North Alabama

North Alabama Horticulture Research Center

Cullman, AL

The name of the North Alabama Horticultural Research Center east of Cullman is a dead giveaway as to what the 159-acre center is all about. Its sole role is to conduct scientific studies and generate research data that benefits large- and small-scale commercial fruit and vegetable producers in the state’s northern counties.

The NAHRC is one of only two Alabama Ag Experiment Station outlying units with certified organic research plots and uses those plots almost exclusively for studies on organic production of the area’s top three vegetable crops—fresh-market tomatoes, peppers and sweet potatoes.

AREAS OF RESEARCH

ORGANIC AGRICULTURE – No-till production of tomatoes and peppers

VEGETABLES, FRUITS AND BERRIES – Small fruit and vegetable variety trials; production of virus-indexed sweetpotato seed for the Alabama sweetpotato industry

History

The North Alabama Horticulture Research Center (formerly known as the North Alabama Horticulture Substation) was established on a 160-acre site in Cullman Country in 1948.

During the 1950s and 1960s a variety of vegetables and fruits were studied at this Cullman substation to help local farmers build a truck crop industry. The most unique contribution of research at the substation was establishing a thriving pimento pepper production center. Work on sweetpotatoes, other vegetables and apples has been important as well.

The North Alabama Horticulture Research Center was one of the five substations established in Alabama during and a few years after World War II: Upper Coastal Plain in 1944, Piedmont Substation in 1945, North Alabama Horticulture Substation at Cullman in 1948, Chilton Area Horticulture Substation at Clanton in 1948 and the Lower Coastal Plain Substation at Camden in 1948.

Staff Directory

Arnold W. Caylor

Arnold W. Caylor

Director, Research/Extension Ctr.

761 Co Rd 1466
Cullman, AL 35055
cayloaw@auburn.edu

Contact

256-734-5820

North Alabama Horticulture Research Center
765 County Road 1466
P.O. Box 1062
Cullman, AL  35056

Directions

From Cullman, travel East on U.S. Highway 278 to Alabama Highway 69. Turn North and travel about 2 miles to Center.

Office Hours

7:30 AM — 4:00 PM
Monday — Friday

Sand Mountain Research & Extension Center

Crossville, AL

Agriculture is the economic lifeblood of northeast Alabama’s rural Sand Mountain region, and for eight decades now, the Sand Mountain Research and Extension Center has played a key role in strengthening the area’s farm sector.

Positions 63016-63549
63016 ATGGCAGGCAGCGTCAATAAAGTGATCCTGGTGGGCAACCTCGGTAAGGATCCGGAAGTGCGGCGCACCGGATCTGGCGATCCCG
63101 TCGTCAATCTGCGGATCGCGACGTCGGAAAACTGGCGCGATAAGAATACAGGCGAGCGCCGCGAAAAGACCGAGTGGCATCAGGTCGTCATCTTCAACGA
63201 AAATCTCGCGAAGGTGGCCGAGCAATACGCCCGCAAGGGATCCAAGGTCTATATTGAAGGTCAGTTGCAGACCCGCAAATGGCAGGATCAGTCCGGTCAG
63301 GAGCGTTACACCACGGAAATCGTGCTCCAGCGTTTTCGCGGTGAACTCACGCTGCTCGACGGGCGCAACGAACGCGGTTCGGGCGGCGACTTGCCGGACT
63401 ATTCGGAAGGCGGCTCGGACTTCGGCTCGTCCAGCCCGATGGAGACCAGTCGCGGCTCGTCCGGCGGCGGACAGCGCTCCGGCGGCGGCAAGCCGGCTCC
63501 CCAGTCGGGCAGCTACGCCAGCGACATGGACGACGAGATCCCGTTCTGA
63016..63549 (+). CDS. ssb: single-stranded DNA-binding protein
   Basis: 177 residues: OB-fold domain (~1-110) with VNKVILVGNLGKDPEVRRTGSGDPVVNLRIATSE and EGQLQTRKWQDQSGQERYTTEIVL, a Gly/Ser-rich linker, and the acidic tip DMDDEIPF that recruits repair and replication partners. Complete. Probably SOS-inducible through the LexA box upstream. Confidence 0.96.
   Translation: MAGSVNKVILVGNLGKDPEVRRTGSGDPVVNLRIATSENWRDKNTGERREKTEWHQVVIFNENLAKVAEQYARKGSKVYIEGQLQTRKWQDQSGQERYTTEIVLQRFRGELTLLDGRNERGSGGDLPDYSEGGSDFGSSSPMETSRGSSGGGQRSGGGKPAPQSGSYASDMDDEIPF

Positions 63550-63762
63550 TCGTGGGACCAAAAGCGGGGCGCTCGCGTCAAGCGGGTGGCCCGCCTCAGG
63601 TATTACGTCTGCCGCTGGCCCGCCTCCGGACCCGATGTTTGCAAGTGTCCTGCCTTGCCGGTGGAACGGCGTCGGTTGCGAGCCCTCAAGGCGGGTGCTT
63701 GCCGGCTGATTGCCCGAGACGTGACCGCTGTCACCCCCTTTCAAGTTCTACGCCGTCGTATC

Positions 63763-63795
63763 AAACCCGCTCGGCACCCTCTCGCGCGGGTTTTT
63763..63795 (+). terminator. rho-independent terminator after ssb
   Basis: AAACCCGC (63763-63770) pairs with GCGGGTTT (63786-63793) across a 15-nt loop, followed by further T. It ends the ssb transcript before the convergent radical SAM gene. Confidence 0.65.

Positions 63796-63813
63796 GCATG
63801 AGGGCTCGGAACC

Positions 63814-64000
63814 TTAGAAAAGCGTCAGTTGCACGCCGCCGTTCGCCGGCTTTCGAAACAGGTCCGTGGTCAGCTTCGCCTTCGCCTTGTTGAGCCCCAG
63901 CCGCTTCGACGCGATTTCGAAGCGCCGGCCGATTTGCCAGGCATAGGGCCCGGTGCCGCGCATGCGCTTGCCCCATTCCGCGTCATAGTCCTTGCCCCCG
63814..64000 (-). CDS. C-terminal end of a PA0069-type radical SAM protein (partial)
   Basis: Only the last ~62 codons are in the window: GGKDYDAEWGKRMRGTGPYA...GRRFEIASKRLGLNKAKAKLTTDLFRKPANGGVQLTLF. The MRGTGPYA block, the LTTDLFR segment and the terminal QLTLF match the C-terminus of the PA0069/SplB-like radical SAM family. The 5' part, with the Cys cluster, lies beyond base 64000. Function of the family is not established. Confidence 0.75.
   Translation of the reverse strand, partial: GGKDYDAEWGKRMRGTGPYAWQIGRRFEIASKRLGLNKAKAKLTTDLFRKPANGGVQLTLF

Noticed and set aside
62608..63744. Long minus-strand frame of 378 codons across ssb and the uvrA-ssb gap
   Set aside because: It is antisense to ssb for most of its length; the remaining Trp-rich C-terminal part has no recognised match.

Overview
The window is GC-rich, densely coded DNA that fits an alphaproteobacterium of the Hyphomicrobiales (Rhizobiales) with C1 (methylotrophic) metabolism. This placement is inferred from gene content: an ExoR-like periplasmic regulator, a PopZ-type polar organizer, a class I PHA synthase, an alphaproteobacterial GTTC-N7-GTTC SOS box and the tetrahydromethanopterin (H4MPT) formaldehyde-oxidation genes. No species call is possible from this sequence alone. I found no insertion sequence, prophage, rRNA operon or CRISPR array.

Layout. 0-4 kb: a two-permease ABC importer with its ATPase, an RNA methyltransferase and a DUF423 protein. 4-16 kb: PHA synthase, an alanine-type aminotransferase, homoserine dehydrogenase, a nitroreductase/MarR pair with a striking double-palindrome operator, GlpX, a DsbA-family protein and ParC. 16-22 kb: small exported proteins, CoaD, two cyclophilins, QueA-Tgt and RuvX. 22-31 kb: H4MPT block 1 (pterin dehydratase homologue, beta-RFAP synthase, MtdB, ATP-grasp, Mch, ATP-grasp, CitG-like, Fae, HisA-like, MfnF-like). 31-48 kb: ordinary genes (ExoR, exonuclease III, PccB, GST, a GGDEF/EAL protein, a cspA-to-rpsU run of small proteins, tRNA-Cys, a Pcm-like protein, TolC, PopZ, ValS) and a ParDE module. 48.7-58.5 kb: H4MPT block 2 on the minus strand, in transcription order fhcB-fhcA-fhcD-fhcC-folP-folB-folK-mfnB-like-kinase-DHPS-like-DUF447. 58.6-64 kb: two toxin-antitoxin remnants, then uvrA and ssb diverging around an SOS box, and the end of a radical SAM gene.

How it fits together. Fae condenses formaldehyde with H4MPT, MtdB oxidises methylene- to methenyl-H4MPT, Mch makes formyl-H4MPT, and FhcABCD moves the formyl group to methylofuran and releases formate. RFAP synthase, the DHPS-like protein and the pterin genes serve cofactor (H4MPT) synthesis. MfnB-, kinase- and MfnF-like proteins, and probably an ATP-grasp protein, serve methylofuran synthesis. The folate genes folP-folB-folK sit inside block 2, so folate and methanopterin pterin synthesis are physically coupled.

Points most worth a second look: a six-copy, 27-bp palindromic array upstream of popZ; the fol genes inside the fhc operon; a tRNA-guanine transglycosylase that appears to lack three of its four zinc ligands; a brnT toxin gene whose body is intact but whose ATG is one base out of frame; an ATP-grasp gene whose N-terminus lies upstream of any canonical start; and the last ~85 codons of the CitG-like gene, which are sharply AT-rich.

The goal of SMREC research is to develop farm management practices that will help the region’s livestock, poultry, row crop and commercial vegetable producers—particularly small-scale farmers—to operate more efficiently, sustainably and profitably.

AREAS OF RESEARCH

MANURE AND NUTRIENT MANAGEMENT – Use of broiler litter in crop production

VEGETABLES, FRUITS AND BERRIES – Evaluation of new cherry and grape cultivars for north Alabama

PECANS – Evaluation of new cultivars for north Alabama

VARIETY EVALUATIONS – Evaluation of new varieties of tall fescue, annual ryegrass and legumes as well as different varieties of corn, soybean, wheat, barley, oats, triticale and ryegrass

History

The Sand Mountain Research and Extension Center (formerly known as the Sand Mountain Substation) was established at Crossville in 1929 initially to investigate horticulture and truck crops, but studies in hog and poultry production gained the increasing attention of investigators in subsequent years.

The first management unit established at Sand Mountain Substation was a 96-acre farm that combined cotton production with hogs and production of the necessary hog feed crops. A cotton-dairy unit was added later. The substation served as demonstration farm in the 1940s and during the 1950s and 60s was the site for cotton mechanization work under leadership of Tom Corley.

Sand Mountain Substation was the site of an innovative approach to environmental protection in the early 1990s with the design and testing of artificial wetlands to filter waste water from a swine operation at the facility. A constructed wetland was effective in reducing the nitrogen and phosphorus levels of the swine lagoon water discharge. Success of this wetlands to filter waste water from a production unit provided pioneering results for use in agriculture.

Sand Mountain Substation was one of the first five substations established in Alabama by the legislature to create research facilities in five main areas of the State: Tennessee Valley, Sand Mountain, Black Belt, Wiregrass and Gulf Coast. Three of the five went into operation in 1929: The Tennessee Valley Substation at Belle Mina, the Sand Mountain Substation at Crossville, and the Wiregrass Substation at Headland. The remaining two, the Black Belt Substation at Marion Junction and the Gulf Coast Substation at Fairhope, began operating in 1930.

Staff Directory

William Clements

William Clements

Director

13112 Hwy 68
Crossville, AL 35962
wcc0009@auburn.edu
Clint McElmoyl

Clint McElmoyl

Associate Director

13112 Hwy 68
Crossville, AL 35962
cdm0060@auburn.edu

Contact